“We are pinned down. We are running low on ammo. We have no air. We’ve lost today,” Marine Maj. Kevin Williams told his Afghan translator as Afghan soldiers repeatedly asked for helicopter support. American military trainers and the Afghan soldiers they were working with had been pinned down by intense machine gun, rocket-propelled grenade, and mortar fire for several hours, and the artillery support they had been promised was being withheld by commanders at a nearby forward operating base.
The combined force of 60 Afghan National Army (ANA) soldiers, 20 Afghan border police, and 13 U.S. trainers set out before dawn on Sept. 8, 2009 to search the rugged Afghan village of Ganjgal in eastern Kunar province for weapons and to conduct a meeting with local officials. The town had just recently rejected the Taliban’s authority in favor of the Afghan government. The village elders had requested that Afghan troops would conduct the sweep, and the embedded American trainers were present in case air or artillery support was required.
As the unit approached the village, situated in a valley encircled by craggy mountains, the town’s lights suddenly turned off – a likely sign that the mission has been compromised. Minutes later, the first shots were fired at the column, and the force was quickly enveloped with heavy machine gun and rocket-propelled grenade fire. The Americans and Afghans took cover behind rock walls, and the enemy began an attempt to flank the pinned-down unit.
As a force of about 100-150 enemy fighters maneuvered to flank the unit, the American commander called for the helicopter and artillery support that had been assured before the men set out. Although the unit was informed that helicopter support would arrive within five minutes, a reporter who had embedded with the unit stated that helicopters didn’t arrive for 80 minutes after the call – the helicopters were fighting another battle in the nearby Shuryak Valley, and two pilots had reportedly been shot.
The unit was taking heavy casualties, surrounded on three sides, their radio only working intermittently, when they learned that the artillery support they had been promised earlier was not coming. Despite assurances that the requested targets were not near the village, officers at the nearby forward operating base came back on the radio and informed the Americans that new rules of engagement prevented them from allowing any artillery near the village in order to prevent civilian casualties. When the team requested smoke rounds be fired to hide their retreat, the fire base did send white phosphorous rounds – 50 minutes later. Reports also state that commanders did not comply with repeated requests for reinforcements via the on-call quick reaction force.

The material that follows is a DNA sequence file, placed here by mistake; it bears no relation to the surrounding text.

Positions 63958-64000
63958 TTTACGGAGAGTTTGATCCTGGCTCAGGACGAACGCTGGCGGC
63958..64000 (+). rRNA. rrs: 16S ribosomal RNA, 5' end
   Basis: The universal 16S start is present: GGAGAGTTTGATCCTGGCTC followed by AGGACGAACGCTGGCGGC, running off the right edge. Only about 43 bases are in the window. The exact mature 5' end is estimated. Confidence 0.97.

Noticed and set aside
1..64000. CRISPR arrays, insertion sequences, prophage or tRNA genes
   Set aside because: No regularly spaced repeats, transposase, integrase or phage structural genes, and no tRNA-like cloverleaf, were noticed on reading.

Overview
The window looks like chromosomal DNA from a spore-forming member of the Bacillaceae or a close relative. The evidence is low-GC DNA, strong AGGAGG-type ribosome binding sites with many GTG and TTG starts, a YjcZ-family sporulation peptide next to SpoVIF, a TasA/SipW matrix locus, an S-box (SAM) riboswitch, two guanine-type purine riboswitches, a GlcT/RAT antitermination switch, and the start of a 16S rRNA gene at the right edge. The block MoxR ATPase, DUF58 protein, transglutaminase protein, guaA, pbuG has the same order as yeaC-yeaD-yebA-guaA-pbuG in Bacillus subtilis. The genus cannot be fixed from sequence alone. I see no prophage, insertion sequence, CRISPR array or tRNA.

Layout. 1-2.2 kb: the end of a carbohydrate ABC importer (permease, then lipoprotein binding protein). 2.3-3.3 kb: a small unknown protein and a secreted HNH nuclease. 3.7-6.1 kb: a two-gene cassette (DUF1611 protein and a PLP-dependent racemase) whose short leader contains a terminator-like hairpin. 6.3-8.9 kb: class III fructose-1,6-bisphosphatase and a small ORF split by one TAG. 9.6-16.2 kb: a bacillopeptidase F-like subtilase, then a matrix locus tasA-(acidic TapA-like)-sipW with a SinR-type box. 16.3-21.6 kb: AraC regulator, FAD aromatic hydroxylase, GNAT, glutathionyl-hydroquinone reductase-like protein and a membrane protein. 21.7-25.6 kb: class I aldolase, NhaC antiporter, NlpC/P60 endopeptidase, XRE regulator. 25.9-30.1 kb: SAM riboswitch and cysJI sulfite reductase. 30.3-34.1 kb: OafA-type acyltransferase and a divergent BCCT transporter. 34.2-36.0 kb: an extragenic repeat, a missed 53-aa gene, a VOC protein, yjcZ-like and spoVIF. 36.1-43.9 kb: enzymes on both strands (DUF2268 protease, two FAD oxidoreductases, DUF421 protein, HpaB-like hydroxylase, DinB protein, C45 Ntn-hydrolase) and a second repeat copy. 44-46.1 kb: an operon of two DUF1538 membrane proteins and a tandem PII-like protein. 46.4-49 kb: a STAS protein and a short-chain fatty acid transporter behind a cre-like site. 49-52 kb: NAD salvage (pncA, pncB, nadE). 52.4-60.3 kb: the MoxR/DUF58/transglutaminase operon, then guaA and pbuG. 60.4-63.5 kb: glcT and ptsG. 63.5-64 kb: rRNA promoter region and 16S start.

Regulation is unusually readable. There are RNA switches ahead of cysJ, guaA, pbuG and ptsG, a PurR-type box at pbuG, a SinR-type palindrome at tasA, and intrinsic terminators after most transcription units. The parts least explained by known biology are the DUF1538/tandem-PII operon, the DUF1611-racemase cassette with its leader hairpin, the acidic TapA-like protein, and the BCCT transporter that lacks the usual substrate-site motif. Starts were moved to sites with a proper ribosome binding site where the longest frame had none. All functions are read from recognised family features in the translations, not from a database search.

To make matters worse, commanders may have known beforehand that the unit was walking into an ambush. On Sept. 3, a similar team of ANA, border police, and U.S. mentors visited the town of Dam Dara, one mile from Ganjgal. The team met the “cordial” village elders and performed a weapons sweep, but militants attacked the unit following the meeting as they passed near Ganjgal. No casualties were reported and the team withdrew from the area. The elders immediately renounced the Taliban and invited the team to return. U.S. commanders learned before the fatal mission that the Taliban had met in Ganjgal on Sept. 7, discussing an ambush on the U.S./Afghan force. 20 fighters were already in Ganjhal, and they expected 20 more.
Commanders did not want to dampen the spirits of the Afghan forces or endanger the village elders, so the Sept. 8 mission went forward as planned.
Five Americans lost their lives in the battle: Navy Hospital Corpsman 3rd Class James R. Layton, 22, of Riverbank, Calif.; Marine 1st Lt. Michael E. Johnson, 25, of Virginia Beach, Va.; Gunnery Sgt. Aaron M. Kenefick, 30, of Roswell, Ga.; and Gunnery Sgt. Edwin W. Johnson, Jr., 31, of Columbus, Ga.. Sgt. 1st Class Kenneth W. Westbrook, 41, of Shiprock, N.M. died nearly a month later at Walter Reed Army Medical Center from wounds suffered in the attack. Westbrook was only one month from retirement.
Eight Afghan soldiers and an interpreterwere killed, and 20 U.S. and Afghan troops were wounded.
The Marine Corps has reportedly recommended Dakota Meyer, 22, of Greenfield, Ky. for the Medal of Honor. Despite fighting so intense that helicopters were unable to land and armored vehicles were repeatedly driven back by rocket-propelled grenades and mortars, then-Cpl. Meyer charged into the kill zone in order to find four of his comrades. Although previously wounded by shrapnel, Meyer charged into the kill zone on foot, located the bodies of his teammates and carried each of them to safety, repeatedly braving heavy enemy fire.